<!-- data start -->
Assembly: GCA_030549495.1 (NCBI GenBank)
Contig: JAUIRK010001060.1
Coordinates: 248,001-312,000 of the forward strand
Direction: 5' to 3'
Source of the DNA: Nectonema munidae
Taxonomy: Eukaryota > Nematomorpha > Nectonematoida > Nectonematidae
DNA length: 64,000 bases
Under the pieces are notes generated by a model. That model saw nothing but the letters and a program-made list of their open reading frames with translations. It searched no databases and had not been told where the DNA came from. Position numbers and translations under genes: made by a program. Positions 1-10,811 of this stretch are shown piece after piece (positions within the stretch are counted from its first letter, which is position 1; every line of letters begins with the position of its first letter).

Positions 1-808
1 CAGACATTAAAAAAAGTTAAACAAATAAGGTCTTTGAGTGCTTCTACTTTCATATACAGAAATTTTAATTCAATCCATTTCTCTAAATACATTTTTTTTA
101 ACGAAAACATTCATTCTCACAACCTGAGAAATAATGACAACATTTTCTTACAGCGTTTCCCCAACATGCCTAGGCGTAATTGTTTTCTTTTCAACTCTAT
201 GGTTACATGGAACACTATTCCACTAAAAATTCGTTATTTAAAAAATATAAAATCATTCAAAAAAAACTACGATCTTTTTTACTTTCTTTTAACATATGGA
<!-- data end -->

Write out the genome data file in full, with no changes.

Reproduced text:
Assembly: GCA_030549495.1 (NCBI GenBank)
Contig: JAUIRK010001060.1
Coordinates: 248,001-312,000 of the forward strand
Direction: 5' to 3'
Source of the DNA: Nectonema munidae
Taxonomy: Eukaryota > Nematomorpha > Nectonematoida > Nectonematidae
DNA length: 64,000 bases
Under the pieces are notes generated by a model. That model saw nothing but the letters and a program-made list of their open reading frames with translations. It searched no databases and had not been told where the DNA came from. Position numbers and translations under genes: made by a program. Positions 1-10,811 of this stretch are shown piece after piece (positions within the stretch are counted from its first letter, which is position 1; every line of letters begins with the position of its first letter).

Positions 1-808
1 CAGACATTAAAAAAAGTTAAACAAATAAGGTCTTTGAGTGCTTCTACTTTCATATACAGAAATTTTAATTCAATCCATTTCTCTAAATACATTTTTTTTA
101 ACGAAAACATTCATTCTCACAACCTGAGAAATAATGACAACATTTTCTTACAGCGTTTCCCCAACATGCCTAGGCGTAATTGTTTTCTTTTCAACTCTAT
201 GGTTACATGGAACACTATTCCACTAAAAATTCGTTATTTAAAAAATATAAAATCATTCAAAAAAAACTACGATCTTTTTTACTTTCTTTTAACATATGGA